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Research reveals dangers of mental distraction behind the wheel

July 10, 2013
Westfield Republican / Mayville Sentinel News

BUFFALO, N.Y. - New findings from the AAA Foundation for Traffic Safety show dangerous mental distractions exist even when drivers keep their hands on the wheel and their eyes on the road, proving that "hands-free" does not always equal "risk-free."

Results from a new study conducted at the University of Utah show that as mental workload and distractions increase, reaction time slows, brain function is compromised and drivers scan the road less and miss visual cues. This could potentially result in drivers not seeing items right in front of them, including stop signs and pedestrians.

This is the most comprehensive study of its kind to look at the mental distraction of drivers and arms AAA with evidence to appeal to the public to not use hands-free devices, most notably voice-to-text features, while their vehicle is in motion. The results also suggest it's time to consider limiting new and potentially dangerous distractions built into cars.

"This research is of critical importance because often the assumption is that hands-free features reduce visual and manual distractions," President and CEO of AAA Western and Central New York Tony Spada said. "This misconception could unintentionally provide motorists with a false sense of security when it comes to their safety behind the wheel."

Cognitive distraction expert Dr. David Strayer and his University of Utah research team measured brainwaves, eye movement and other metrics to assess what happens when drivers attempt to do multiple things at once. The research included:

Cameras mounted inside an instrumented car to track eye and head movement of drivers;

A Detection-Response-Task device known as the "DRT" was used to record driver reaction time in response to triggers of red and green lights added to their field of vision; and

A special electroencephalographic-, or EEG-, configured skull cap was used to chart participants' brain activity so researchers could determine mental workload.

Using established research protocols borrowed from aviation psychology and a variety of performance metrics, drivers engaged in common tasks, such as listening to an audio book, talking on the phone and listening and responding to voice-activated emails while behind the wheel.

Researchers used the results to rate the levels of mental distraction drivers experienced while performing each of the tasks. Similar to the Saffir-Simpson scale used for hurricanes, the levels of mental distraction are represented on a scale:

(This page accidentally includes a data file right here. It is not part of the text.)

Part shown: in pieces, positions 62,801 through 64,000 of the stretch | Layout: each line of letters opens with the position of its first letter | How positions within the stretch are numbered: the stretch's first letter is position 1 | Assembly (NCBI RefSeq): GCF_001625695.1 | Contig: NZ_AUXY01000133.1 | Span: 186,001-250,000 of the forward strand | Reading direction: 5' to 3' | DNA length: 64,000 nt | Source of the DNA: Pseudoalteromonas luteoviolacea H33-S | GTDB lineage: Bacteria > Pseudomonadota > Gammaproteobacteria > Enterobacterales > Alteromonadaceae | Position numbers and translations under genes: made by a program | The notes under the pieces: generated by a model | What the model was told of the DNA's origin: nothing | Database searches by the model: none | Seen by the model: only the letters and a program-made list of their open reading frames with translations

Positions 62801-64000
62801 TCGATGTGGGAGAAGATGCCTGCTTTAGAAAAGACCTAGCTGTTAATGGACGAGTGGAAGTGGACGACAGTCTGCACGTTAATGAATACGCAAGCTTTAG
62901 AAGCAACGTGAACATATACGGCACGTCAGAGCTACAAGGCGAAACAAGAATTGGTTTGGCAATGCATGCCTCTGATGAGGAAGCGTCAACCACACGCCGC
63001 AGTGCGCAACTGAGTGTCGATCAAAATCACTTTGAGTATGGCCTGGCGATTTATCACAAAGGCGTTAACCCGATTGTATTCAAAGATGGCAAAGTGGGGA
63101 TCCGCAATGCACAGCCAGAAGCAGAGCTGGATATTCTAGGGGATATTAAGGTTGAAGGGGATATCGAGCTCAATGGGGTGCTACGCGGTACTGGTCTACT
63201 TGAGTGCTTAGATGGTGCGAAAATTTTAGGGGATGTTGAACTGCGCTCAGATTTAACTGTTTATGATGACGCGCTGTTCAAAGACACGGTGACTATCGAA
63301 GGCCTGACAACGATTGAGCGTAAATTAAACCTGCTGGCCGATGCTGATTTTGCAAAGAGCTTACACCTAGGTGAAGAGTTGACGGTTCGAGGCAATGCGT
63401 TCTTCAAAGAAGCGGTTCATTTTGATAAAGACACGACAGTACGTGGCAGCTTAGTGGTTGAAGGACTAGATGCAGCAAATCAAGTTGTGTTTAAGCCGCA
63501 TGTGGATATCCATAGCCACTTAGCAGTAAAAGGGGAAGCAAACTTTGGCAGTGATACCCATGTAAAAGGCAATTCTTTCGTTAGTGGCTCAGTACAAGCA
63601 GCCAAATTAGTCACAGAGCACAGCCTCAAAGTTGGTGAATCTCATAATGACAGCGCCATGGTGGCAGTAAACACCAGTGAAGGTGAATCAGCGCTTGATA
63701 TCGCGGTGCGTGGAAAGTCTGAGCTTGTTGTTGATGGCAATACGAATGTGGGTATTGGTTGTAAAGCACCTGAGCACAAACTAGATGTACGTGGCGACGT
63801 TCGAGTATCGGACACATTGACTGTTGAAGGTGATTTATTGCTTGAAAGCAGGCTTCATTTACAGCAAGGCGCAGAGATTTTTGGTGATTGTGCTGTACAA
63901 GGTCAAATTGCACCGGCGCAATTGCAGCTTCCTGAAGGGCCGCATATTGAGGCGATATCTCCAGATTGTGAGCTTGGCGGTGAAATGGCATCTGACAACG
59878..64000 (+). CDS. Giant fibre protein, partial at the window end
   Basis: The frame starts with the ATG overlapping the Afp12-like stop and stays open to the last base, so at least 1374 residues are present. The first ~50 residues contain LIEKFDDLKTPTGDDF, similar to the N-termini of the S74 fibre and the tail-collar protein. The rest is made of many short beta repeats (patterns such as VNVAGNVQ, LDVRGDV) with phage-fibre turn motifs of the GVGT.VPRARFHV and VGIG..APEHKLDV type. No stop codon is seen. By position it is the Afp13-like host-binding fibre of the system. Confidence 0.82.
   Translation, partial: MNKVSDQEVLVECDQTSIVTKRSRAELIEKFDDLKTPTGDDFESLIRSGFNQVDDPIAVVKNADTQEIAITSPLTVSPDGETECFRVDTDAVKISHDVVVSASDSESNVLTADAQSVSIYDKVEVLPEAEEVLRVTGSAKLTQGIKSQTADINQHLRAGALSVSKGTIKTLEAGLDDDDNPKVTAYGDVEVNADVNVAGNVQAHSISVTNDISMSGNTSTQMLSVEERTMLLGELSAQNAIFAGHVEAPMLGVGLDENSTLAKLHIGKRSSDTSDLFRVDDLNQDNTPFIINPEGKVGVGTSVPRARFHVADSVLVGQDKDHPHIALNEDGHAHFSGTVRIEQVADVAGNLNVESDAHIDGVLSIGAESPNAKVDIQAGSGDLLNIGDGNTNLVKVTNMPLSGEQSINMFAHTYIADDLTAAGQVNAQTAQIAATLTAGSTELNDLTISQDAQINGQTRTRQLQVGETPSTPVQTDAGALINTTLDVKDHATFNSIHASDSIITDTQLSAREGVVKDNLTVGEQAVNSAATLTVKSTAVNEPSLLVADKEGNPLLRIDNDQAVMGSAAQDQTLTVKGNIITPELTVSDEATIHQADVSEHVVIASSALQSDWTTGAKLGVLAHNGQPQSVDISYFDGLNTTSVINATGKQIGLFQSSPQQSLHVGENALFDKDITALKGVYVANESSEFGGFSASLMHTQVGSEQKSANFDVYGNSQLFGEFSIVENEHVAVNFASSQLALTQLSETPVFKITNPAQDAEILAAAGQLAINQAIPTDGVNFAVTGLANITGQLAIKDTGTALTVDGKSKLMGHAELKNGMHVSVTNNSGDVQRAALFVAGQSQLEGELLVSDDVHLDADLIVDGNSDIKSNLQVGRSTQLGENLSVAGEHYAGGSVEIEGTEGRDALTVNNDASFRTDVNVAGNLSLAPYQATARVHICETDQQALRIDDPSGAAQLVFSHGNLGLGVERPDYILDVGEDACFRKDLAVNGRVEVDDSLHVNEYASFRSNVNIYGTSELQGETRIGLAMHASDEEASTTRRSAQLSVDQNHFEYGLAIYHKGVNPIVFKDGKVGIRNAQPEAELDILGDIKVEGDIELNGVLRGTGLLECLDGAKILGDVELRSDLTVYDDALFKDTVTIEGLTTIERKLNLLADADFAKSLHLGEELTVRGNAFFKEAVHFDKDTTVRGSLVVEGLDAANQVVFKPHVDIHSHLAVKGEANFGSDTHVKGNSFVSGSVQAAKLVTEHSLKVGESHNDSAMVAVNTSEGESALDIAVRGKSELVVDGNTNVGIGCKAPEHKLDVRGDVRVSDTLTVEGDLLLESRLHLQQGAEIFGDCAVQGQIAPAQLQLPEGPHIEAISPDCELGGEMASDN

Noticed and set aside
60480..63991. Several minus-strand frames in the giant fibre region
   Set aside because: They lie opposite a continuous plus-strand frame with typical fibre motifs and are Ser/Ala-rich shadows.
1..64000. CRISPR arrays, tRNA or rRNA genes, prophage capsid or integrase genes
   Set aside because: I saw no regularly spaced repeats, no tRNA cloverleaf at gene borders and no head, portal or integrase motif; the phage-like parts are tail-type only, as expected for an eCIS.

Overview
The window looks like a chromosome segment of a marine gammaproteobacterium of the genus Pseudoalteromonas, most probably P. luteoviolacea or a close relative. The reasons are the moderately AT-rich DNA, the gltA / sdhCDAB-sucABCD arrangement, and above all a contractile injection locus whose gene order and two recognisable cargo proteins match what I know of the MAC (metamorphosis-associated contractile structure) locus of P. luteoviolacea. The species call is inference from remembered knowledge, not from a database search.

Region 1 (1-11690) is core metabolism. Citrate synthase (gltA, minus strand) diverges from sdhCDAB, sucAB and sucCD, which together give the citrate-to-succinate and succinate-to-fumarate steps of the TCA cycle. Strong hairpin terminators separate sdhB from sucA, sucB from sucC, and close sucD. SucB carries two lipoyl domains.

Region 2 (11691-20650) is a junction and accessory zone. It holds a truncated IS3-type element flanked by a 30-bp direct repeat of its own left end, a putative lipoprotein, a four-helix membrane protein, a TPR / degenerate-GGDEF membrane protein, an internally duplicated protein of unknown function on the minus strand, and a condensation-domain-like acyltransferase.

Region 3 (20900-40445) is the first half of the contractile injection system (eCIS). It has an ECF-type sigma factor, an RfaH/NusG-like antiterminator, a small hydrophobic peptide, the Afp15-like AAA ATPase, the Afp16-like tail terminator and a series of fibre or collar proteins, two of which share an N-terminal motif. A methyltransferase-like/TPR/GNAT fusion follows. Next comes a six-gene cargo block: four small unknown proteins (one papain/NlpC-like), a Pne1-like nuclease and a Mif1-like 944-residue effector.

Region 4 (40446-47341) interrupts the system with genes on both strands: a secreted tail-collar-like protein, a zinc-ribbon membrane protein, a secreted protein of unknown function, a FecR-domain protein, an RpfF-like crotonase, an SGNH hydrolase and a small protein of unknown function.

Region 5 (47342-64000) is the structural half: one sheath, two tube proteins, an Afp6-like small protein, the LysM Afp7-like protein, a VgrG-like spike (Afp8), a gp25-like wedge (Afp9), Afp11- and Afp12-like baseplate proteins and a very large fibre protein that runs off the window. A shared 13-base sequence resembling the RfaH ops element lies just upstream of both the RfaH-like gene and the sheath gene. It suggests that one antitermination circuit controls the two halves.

Tasks such as listening to the radio ranked as a category "1" level of distraction or a minimal risk;

Talking on a cell-phone, both handheld and hands-free, resulted in a "2" or a moderate risk; and

Listening and responding to in-vehicle, voice-activated email features increased mental workload and distraction levels of the drivers to a "3" rating or one of extensive risk.

Based on this research, AAA urges the automotive and electronics industries to join us in exploring:

Limiting use of voice-activated technology to core driving-related activities, such as climate control, windshield wipers and cruise control, and to ensure these applications do not lead to increased safety risk due to mental distraction while the car is moving;

Disabling certain functionalities of voice-to-text technologies, such as using social media or interacting with e-mail and text messages, so they are inoperable while the vehicle is in motion; and

Educating vehicle owners and mobile device users about the responsible use and safety risks for in-vehicle technologies.

AAA also is using the findings to promote dialogue with policy makers, safety advocates and industry to ensure these emerging in-vehicle technologies won't lead to unintentional compromises in public safety. As part of this effort, AAA has already met with safety advocates and provided copies of the report to CEOs of all major U.S. automakers.

"This study constitutes the most in-depth analysis to date of mental distractions behind the wheel," Spada said. "AAA is hopeful that it will serve as a stepping stone toward working in collaboration with automakers to promote our shared goal of improving safety for all drivers."

To view the full Cognitive Distraction in the Vehicle report, the AAA Foundation's Research Compendium on Cognitive Distraction or AAA's Distracted Driving Fact Sheet, visit Broadcast Quality B-Roll and video is also available.

As Upstate New York's largest member services organization, AAA provides nearly 860,000 members with travel, insurance, financial and automotive related services. Since its founding in 1900, AAA has been a leading advocate for the safety and security of all travelers. Visit AAA at or download the mobile app at



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